Ethical Considerations in Genetic Engineering

Genetic engineering stands at the forefront of scientific innovation, offering transformative possibilities for our world. By pushing the boundaries of molecular biology, scientists demonstrate the capacity to manipulate the genetic code of organisms, including plants, animals, and humans. The recent advancements in CRISPR/Cas genome editing tools elevate precision (Cong et al., 2013; Chen et al., 2019), opening new avenues to combat diseases, hunger, and malnutrition. However, beneath the surface of these promising developments lies a complex ethical dilemma, prompting us to question the appropriateness of exercising such power—raising concerns akin to playing God. 


Early Success in Plant Genetic Engineering 

Human history is replete with instances of genetic modification through traditional breeding, where beneficial traits were selectively enhanced over generations. Genetic engineering, specifically with genetically modified (GM) crops, represents a more targeted and expedited approach. The first generation of GM crops, resistant to weed killers, emerged in the 1990s, fostering increased crop yields (Duke and Powles, 2008). Another group of GM crops incorporates genes from Bacillus thuringiensis (Bt) (Bates et al., 2005), providing resistance to specific insect pests without harm to humans. Success stories include crops like soybeans, corn, cotton, canola, potatoes, tomatoes, and rice, as well as transgenic papaya and eggplant, which have addressed agricultural challenges in various regions. 


Innovations and Controversies 

To prevent unwanted gene flow, terminator seeds (or Genetic Use Restriction Technology – GURT) were introduced, producing sterile plants but necessitating annual seed repurchase (Lombardo, 2014). These seeds generate sterile plants, reducing the risk of unintended cross-pollination and the spread of modified genes. However, this innovation comes with the trade-off of necessitating annual seed repurchase, a practice that has sparked debates regarding agricultural sustainability and farmers’ autonomy. Despite their benefits, controversies surrounding GM crops persist. The dominance of herbicide-resistant crops, especially to glyphosate, raises concerns about the concentration of power in the seed and pesticide industries. Critics argue that world hunger is not solely due to a lack of global food production but rather to issues of accessibility and uneven distribution. Modern agricultural practices, unfortunately, do not address the real problem but instead exacerbate issues of inequality. Understanding genetic engineering entails not just appreciating breakthroughs but also closely analyzing their wider ramifications and the intricate web of controversies that surround them. Fostering a responsible and ethical approach to the advancement of plant genetic engineering requires an understanding of these complex interactions.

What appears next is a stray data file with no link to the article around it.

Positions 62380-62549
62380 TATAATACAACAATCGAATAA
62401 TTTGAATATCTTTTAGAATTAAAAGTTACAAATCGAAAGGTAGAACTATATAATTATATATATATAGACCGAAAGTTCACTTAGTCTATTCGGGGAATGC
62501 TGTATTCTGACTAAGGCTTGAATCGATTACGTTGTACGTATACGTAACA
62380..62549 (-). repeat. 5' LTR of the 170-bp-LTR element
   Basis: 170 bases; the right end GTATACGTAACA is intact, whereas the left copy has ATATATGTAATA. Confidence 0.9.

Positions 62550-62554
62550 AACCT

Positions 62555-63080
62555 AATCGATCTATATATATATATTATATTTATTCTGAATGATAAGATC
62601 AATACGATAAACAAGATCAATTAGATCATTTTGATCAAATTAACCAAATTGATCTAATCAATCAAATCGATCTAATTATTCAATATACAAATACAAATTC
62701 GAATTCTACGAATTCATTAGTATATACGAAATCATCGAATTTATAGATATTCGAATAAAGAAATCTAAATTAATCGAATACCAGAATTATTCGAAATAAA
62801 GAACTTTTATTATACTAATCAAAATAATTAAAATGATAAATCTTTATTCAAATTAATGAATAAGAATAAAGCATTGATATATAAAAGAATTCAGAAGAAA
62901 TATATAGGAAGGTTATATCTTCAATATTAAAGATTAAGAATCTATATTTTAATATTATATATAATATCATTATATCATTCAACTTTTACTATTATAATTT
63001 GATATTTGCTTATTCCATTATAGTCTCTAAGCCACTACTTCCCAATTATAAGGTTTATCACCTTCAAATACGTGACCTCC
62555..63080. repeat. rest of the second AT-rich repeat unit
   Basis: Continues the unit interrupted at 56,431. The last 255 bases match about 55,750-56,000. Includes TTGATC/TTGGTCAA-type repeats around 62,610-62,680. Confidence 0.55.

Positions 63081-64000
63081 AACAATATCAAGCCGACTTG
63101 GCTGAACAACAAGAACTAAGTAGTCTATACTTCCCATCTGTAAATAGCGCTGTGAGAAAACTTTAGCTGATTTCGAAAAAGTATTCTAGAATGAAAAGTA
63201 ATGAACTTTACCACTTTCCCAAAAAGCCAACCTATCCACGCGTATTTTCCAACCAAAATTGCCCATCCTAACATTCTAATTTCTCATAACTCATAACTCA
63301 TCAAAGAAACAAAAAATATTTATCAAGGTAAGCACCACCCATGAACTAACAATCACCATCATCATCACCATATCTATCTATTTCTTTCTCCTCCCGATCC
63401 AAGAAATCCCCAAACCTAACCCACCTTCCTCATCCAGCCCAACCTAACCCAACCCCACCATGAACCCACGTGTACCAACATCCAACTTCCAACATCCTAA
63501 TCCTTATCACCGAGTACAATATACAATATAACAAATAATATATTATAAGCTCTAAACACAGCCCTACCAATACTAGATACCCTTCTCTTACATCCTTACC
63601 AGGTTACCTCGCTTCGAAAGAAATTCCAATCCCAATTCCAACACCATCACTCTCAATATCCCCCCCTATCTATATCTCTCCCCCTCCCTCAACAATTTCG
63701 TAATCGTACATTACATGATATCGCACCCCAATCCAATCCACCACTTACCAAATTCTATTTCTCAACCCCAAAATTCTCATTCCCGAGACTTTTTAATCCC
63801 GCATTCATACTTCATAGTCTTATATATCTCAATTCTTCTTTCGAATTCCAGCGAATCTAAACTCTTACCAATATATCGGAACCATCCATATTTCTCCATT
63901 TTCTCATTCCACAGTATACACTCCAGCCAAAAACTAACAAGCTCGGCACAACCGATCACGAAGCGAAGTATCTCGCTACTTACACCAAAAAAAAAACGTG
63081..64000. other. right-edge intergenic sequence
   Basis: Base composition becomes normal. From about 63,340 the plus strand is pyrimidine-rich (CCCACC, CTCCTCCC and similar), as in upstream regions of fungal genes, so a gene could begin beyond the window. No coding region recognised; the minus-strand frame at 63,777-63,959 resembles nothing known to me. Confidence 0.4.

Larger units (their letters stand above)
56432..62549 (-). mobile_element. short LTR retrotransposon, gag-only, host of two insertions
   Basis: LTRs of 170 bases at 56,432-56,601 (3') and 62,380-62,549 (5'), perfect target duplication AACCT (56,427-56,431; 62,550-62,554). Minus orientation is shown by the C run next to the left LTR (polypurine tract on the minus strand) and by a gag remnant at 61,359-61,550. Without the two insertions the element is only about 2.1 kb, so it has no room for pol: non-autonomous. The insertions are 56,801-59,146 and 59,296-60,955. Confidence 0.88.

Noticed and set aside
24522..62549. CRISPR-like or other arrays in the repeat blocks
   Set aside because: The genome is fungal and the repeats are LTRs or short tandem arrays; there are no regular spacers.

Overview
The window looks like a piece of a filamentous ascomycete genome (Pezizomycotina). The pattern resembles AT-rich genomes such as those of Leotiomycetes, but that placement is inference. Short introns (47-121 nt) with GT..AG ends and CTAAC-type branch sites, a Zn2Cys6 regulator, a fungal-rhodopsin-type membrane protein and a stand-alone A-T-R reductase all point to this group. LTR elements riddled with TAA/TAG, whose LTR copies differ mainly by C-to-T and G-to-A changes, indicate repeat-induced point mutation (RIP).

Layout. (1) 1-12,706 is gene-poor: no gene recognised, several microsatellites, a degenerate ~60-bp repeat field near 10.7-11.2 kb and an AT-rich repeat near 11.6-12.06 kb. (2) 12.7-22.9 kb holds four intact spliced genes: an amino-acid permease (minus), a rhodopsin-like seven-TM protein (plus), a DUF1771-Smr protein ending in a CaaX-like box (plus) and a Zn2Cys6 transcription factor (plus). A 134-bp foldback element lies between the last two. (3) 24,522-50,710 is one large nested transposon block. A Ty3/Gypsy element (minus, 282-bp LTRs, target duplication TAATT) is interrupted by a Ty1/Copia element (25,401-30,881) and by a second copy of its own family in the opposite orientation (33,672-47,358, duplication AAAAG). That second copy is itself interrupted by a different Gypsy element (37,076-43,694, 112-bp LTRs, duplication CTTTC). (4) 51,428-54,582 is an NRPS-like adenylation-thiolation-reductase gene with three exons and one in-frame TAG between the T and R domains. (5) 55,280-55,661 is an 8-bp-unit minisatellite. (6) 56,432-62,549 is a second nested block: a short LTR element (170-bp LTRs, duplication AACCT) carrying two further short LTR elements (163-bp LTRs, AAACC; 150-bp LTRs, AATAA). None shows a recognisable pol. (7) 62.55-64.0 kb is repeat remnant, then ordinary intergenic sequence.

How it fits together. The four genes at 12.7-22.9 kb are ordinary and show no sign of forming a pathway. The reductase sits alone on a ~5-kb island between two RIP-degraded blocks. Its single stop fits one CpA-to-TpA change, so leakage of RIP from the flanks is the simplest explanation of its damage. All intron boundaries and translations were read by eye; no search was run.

Challenges and Unknowns 

The widespread adoption of GM crops prompts additional questions about potential risks, such as direct health effects, allergic reactions, transgene stability, and unintended impacts on non-targeted organisms. Rigorous safety assessments precede commercialization, yet incidents of allergic reactions and outcrossing underscore public apprehension (Bakshi, 2003; Qiu, 2013). Striking a balance between economic gains and ethical considerations remains a persistent challenge that might take the following into consideration: